Greek Table Olive Exports Slowing Down

Low output, setbacks in quality and higher prices are leading foreign buyers to look elsewhere.

Mar. 7, 2019
By Yannis Panagos - Agronews

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International buy­ers have been turn­ing down deals with Greek table olive com­pa­nies. Low out­put, set­backs in qual­ity and higher prices are lead­ing for­eign buy­ers to look else­where.

The drop in table olive exports in the last two months which stands at 15 per­cent com­pared to the same period last year, has raised the con­cern of stake­hold­ers of the sec­tor and may have an impact for a num­ber of part­ners as well as those employed in the indus­try.

The fall in exported quan­ti­ties con­cerns both the green olives of the Halkidiki and Kalamon as well as of the Konservolia vari­ety both Spanish and black oxi­dized as well as the nat­ural black type.

As for the green Halkidiki olives, this year’s reduced pro­duc­tion resulted in a sig­nif­i­cant rise in the price of the prod­uct. International mar­kets, how­ever, are not respond­ing to the higher sell­ing prices, lead­ing large buy­ers to look abroad and even­tu­ally turn to other coun­tries, mainly Spain, Turkey and Egypt rather than close deals with Greek com­pa­nies.

In addi­tion, the impo­si­tion of U.S. tar­iffs on oxi­dized olives of Spanish ori­gin results in a reduc­tion in Spain’s exports to the USA (around 40 per­cent) and the pro­mo­tion of Spanish prod­ucts at very com­pet­i­tive prices to other over­seas mar­kets where Greek olives are sold.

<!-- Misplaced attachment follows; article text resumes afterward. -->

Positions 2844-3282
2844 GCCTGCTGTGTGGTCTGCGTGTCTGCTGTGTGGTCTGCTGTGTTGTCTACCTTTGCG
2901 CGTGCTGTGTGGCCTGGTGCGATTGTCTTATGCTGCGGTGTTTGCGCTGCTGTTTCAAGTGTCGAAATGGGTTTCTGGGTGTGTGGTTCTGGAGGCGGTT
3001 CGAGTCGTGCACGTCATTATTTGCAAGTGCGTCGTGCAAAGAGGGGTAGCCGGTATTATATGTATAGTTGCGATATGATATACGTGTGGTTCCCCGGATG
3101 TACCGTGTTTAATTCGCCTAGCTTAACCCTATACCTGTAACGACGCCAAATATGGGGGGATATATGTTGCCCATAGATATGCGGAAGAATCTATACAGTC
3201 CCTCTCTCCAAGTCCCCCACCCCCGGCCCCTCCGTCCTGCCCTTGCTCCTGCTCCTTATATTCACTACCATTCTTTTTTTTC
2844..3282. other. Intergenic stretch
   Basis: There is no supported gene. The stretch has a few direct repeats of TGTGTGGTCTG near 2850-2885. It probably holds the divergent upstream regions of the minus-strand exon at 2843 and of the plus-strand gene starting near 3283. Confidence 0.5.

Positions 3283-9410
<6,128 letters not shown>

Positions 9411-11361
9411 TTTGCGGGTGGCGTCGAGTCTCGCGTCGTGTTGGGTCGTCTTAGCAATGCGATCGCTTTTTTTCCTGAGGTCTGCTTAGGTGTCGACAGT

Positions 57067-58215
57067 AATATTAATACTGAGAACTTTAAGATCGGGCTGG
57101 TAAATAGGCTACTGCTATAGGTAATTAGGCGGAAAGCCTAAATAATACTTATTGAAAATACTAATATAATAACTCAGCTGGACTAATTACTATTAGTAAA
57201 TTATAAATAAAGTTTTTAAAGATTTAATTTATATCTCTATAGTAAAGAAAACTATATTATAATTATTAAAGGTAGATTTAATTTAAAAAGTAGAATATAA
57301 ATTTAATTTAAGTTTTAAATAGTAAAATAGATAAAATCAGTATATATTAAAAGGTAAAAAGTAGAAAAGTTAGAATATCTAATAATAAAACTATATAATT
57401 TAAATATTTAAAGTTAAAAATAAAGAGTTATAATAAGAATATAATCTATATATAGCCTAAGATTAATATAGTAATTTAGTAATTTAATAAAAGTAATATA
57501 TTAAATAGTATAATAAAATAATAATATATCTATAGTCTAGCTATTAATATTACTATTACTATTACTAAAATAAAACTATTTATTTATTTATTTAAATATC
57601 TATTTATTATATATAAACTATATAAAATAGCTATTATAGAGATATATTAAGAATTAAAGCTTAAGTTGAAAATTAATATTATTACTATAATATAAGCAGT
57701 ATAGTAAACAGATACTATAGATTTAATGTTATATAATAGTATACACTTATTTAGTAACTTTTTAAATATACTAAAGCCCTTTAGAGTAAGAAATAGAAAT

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Concerning the Konservolia, the very small pro­duc­tion of the black nat­ural olive results in tra­di­tional mar­kets such as Italy not being served. With the Kalamata vari­ety, the largest part of this year’s abun­dant pro­duc­tion (60,000 to 70,000 tons) is kept in stor­age by the olive grow­ers across the main pro­duc­ing areas of Aitoloakarnania, Lakonia and Fthiotida. Growers are seek­ing to fetch higher prices despite the fact that cur­rent prices are the best recorded in recent years.

Large tra­di­tional importers of Kalamon vari­ety olives such as the United States, Canada, Australia and Saudi Arabia are not accom­mo­dat­ing the increase in prices and are opt­ing for alter­na­tive sources such as Egypt and Turkey. Market sources show con­cern over the suc­cess­ful sale of this year’s pro­duc­tion given the delays that are recorded in the clos­ing of deals and ship­ments of the prod­uct.

There are also prob­lems of qual­ity for grow­ers of the Kalamon vari­ety due to the increased dam­age by the olive fruit fly in Greece. The gov­ern­ment agen­cies respon­si­ble for car­ry­ing out pro­grams for the con­trol of the olive fruit fly pop­u­la­tions are being urged to take steps to ensure this year’s prob­lems do not recur in the future.

Olive Oil Times and the Greek pub­li­ca­tion Agronews are work­ing together to bring you agri­cul­tural news from Greece.


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